By Ng Jun Sen, The Straits Times, 13 Apr 2017

Even as home values fall towards the tail-end of the lease, the Housing Board flat can still be a nest-egg for retirement, National Development Minister Lawrence Wong wrote on Facebook yesterday.

"They provide a good store of asset value, so long as you plan ahead and make prudent housing decisions," he wrote.

He was addressing concerns over the 99-year lease issue that surfaced after he cautioned against paying high prices for older leasehold flats on his blog last month.

The post generated debate and discussion over the dwindling value of homes as they age.

Leasehold property will hit zero value at lease expiry and the land it is on will have to be returned to the land owner, which in HDB's case is the state.

Mr Wong said the ageing home can still be seen as a retirement asset through monetisation options for the elderly.

He wrote: "The general point is that the HDB leasehold flat is not only a good home, but also a nest- egg for future retirement needs."

Three options are available: Downsizing with the Silver Housing Bonus (SHB) scheme, selling the remaining lease back to HDB with the Lease Buyback Scheme (LBS) or subletting the home.

Through the SHB scheme, a 65-year-old couple who bought a four-room flat can sell it and down- size to a smaller one, receiving a cash bonus of up to $20,000.

Mr Wong said: "They can also get quite a lot of money from the sale proceeds - around $100,000 upfront in cash, plus $500 per month of additional income for their retirement (on top of what they would get through CPF Life)."

If they want to continue living in the same flat, LBS allows homeowners of four-room flats or smaller to sell back the remaining years of the lease to HDB for a cash bonus and a stream of retirement income.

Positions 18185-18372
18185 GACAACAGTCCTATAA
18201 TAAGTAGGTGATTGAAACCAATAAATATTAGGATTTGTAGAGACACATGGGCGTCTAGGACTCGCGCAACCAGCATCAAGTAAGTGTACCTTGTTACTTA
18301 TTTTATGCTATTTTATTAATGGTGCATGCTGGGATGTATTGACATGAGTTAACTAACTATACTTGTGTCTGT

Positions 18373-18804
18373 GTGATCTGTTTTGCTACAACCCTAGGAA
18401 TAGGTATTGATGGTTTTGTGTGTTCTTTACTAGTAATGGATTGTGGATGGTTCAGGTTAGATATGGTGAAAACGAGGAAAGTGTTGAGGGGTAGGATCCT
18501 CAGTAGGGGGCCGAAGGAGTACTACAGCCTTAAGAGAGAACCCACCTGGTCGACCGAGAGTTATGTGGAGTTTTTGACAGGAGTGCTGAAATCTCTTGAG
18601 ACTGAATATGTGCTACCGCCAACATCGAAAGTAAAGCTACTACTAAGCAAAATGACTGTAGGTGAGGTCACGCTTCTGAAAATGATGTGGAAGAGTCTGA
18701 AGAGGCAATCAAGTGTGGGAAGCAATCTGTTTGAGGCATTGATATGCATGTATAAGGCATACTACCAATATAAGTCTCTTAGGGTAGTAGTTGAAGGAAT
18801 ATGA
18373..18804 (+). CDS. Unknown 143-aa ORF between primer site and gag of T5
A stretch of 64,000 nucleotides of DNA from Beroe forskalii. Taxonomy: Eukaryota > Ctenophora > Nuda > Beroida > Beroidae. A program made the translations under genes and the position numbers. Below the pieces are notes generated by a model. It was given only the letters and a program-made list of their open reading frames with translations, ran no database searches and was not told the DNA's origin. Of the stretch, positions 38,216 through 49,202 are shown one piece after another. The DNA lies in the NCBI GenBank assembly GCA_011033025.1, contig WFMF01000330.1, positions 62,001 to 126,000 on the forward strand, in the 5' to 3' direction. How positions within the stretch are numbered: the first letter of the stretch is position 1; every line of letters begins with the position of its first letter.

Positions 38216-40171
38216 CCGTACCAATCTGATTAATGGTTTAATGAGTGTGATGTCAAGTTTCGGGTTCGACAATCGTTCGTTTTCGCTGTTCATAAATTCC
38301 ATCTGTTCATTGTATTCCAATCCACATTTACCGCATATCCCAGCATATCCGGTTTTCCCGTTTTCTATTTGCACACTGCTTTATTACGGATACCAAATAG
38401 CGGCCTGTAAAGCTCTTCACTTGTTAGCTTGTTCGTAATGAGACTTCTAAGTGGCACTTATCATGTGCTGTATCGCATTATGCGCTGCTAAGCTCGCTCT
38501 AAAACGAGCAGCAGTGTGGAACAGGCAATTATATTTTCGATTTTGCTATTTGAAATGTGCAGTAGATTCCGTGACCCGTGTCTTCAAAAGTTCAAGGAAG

Video consultations rolled out to cut hospital trips

6 public healthcare institutions in scheme that lets patients consult experts from their homes
By Linette Lai, The Straits Times, 13 Apr 2017

Patients could find themselves travelling to hospital less often once a new video call system for medical consultations clicks into gear.

The system enables patients to consult experts from the comfort of their homes, and hospitals to use their resources more effectively.

Six public healthcare institutions have agreed to join this project, including KK Women's and Children's Hospital, Tan Tock Seng Hospital, National University Hospital (NUH) and Singapore General Hospital (SGH).

Some have already started using the system, while the rest will do so by the year end. More institutions, including private ones, could come on board later. The list of services and conditions that can be addressed through video consulting could also expand.

Each institution has its own video call services. For example, SGH is focusing on speech therapy, while the Institute of Mental Health (IMH) offers psychiatric counselling.

All patients will get face-time with a doctor at their first appointment. Only those whose conditions are deemed suitable will be given the option of a video call follow-up.

"This is new, so we are moving cautiously... you do need a clinical assessment that involves face-to- face (interaction)," said Associate Professor Low Cheng Ooi, who is chief clinical informatics officer at Integrated Health Information Systems (IHiS), Singapore's healthcare technology agency.